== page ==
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Currently Browsing: Heaven and Hell

Can’t God Do Anything Right?

In a recent post on the God’s Politics blog by Lynne Hybels, wife of mega church Willow Creek pastor, Bill Hybels, she asked, “What is an evangelical?”  It’s a question that has graced the cover and inside pages of Christianity Today for several decades. I am not sure why we as Christians keep asking this same old question.  Yet I predict if we keep making the same inquiry, eventually someone will come up with a new definition that will radically change the meaning of what it means to be an evangelical.

It was bound to happen.

Joining other theologians like Brian McLaren, author of “A New Kind of Christianity” (HarperOne, 2010), Pastor Rob Bell climbed aboard the bandwagon of redefining Christianity in his recent bestseller Love Wins: A Book About Heaven, Hell, and the Fate of Every Person Who Ever Lived. 

One area where Christianity is refined with these “progressive theologians” is the inclusivity of salvation, also known as universalism.  Is God going to  permit everyone to enter heaven regardless of their acceptance of Christ or do individuals need to ask Jesus into their lives to receive eternal life?

In chapter four Bell wonders, “Does God Get What God Wants?”  In other words, if God desires everyone to experience salvation according to 1 Timothy 2:3-4, then everyone will be saved.  Read the passage, “This is good and acceptable in the sight of God our Savior, who desires all men to be saved and to come to the [knowledge of the truth.

He starts off by explaining the sad plight of people who do not accept Christ as their Redeemer. No disagreement there.

Bell goes on to describe the doctrinal statement of several churches as found in their weekly bulletin or websites, in which the reader is told “he or she will suffer conscious, eternal torment in hell unless they accept Jesus” (pp. 95-86).  Pastor Bell pokes fun at these congregations, “Welcome to Our Church!”  Bell’s a real barrel of laughs about a matter that should not be ridiculed.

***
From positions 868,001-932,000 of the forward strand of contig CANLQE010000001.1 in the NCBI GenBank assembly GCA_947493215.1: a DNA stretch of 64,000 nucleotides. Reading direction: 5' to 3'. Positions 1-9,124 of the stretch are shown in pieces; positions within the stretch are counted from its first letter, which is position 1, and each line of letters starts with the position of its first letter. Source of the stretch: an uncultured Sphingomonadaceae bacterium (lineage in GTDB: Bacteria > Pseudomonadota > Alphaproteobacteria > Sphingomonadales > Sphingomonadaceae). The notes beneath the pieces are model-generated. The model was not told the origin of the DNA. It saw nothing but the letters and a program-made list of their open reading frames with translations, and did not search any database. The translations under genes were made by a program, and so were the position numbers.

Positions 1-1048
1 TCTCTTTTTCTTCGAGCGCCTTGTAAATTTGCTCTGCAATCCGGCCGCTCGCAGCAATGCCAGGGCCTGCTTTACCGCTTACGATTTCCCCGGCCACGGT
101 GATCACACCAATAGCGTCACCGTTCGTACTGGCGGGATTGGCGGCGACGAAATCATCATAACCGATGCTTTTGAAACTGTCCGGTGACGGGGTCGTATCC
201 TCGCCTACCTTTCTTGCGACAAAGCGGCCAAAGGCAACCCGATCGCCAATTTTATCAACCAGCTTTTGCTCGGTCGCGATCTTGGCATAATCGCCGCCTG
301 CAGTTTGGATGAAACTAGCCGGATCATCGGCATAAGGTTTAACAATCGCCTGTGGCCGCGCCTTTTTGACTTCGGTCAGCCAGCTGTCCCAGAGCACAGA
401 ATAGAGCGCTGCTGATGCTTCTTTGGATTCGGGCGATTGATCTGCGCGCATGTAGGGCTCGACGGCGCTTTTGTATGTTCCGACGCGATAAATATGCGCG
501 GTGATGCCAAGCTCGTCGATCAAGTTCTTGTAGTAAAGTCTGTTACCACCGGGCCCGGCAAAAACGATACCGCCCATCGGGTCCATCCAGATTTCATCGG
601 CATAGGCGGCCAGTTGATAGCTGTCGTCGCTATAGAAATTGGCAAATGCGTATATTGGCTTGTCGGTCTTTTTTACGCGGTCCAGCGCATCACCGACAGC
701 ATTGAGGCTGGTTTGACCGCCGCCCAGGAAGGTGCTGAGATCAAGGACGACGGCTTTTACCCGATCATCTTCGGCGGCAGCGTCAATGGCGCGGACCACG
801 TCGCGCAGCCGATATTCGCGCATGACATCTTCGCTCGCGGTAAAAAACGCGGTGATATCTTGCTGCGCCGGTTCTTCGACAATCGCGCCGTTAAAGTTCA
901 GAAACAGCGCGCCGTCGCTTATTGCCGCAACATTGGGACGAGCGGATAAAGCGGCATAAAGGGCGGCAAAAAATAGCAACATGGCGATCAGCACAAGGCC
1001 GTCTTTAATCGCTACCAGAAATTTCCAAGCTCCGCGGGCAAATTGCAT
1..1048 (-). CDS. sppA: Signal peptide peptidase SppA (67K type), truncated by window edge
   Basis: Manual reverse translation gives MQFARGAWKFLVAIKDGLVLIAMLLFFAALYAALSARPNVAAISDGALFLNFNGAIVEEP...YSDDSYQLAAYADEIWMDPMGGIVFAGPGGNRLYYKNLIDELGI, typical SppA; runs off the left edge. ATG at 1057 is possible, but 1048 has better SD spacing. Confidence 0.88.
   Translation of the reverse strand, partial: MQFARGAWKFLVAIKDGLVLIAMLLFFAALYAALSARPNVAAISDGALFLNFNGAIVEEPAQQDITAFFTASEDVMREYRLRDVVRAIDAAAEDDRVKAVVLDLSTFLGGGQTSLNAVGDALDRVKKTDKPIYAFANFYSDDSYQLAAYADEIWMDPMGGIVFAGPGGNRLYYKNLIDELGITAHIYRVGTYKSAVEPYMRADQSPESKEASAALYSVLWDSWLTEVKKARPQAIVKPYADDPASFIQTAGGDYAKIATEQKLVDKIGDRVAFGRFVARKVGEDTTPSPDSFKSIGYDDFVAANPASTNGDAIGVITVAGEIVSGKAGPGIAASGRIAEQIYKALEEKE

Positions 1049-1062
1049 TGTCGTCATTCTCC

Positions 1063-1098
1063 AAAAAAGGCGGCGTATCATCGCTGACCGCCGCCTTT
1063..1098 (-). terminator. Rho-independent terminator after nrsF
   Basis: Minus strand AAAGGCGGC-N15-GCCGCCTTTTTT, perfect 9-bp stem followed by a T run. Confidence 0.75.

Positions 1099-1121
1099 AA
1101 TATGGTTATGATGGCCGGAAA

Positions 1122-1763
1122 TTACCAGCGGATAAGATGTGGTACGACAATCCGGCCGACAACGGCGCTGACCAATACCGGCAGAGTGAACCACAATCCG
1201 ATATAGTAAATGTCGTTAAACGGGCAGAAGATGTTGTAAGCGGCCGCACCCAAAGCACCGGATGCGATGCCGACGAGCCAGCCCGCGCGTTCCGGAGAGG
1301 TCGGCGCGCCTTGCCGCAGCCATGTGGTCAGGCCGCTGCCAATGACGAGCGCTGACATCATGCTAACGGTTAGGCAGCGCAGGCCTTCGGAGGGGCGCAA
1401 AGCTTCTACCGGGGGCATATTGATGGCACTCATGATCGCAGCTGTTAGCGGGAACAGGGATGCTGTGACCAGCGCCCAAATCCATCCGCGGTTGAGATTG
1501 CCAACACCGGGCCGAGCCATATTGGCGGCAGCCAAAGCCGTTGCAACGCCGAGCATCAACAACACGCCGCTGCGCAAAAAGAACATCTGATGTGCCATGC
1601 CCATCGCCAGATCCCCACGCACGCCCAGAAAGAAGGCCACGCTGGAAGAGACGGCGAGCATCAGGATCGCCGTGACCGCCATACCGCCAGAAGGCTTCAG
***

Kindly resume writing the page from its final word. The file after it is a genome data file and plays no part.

Yet on these same church websites, according to Bell,  are “extensive affirmations of the goodness and greatness of God” (pg. 96).  Bell sets up the reader when he conjectures, “That God is mighty, powerful, and ‘in control'” and that billions of people will spend forever apart from this God, who is their creator, even though it is written in the Bible that ‘God wants all people to be saved and to come to a knowledge of the truth” (1 Timothy 2). (more…)

Those Stubborn Bible Passages About Hell

Some things just won’t go away. For Pastor Rob Bell, author of Love Wins, the scriptures that mention “hell” and God’s judgment and punishment are a thorn in his side.

Slickness is Bell’s middle name when it comes to slithering out of having to sign a doctrinal statement that adheres to the Christian orthodox belief in hell –  a doctrine he rejects.

To water down the heated controversy over “hell,” Bell claims Jesus didn’t use the threat of hell to warn people of the serious consequences of not accepting His message of salvation.

Only Hypocritical Religious People Are Sent To Hell

Bell argues Jesus was mostly speaking to very devout, religious Jews who saw themselves as God’s elect people and thought they didn’t need to accept Christ.  In fact, when Jesus spoke about hell, He addressed individuals who “considered themselves ‘in,’ warning them that their hard hearts were putting their ‘in-ness’ at risk . . . ”  In other words, the religious people.

The people who would qualify as people who hardened their hearts during Jesus’ time were the Jewish religious leaders – the Pharisees, the scribes and teachers of the law. In Bell’s vernacular Jesus was not like most Christians today who use hell to warn people they’re going to eternal damnation because they aren’t Christians (pg. 82). Instead, Jesus used “hell” to speak to people who considered themselves spiritual and saved. In today’s world that would be “Christians.”

A few problems exist in Bell’s attempt to excuse himself from speaking about hell to non-Christians. (more…)

Hell No!

Hell is a serious issue.  Make no mistake about it, there’s no room for theological mistakes when it comes to what you believe about hell.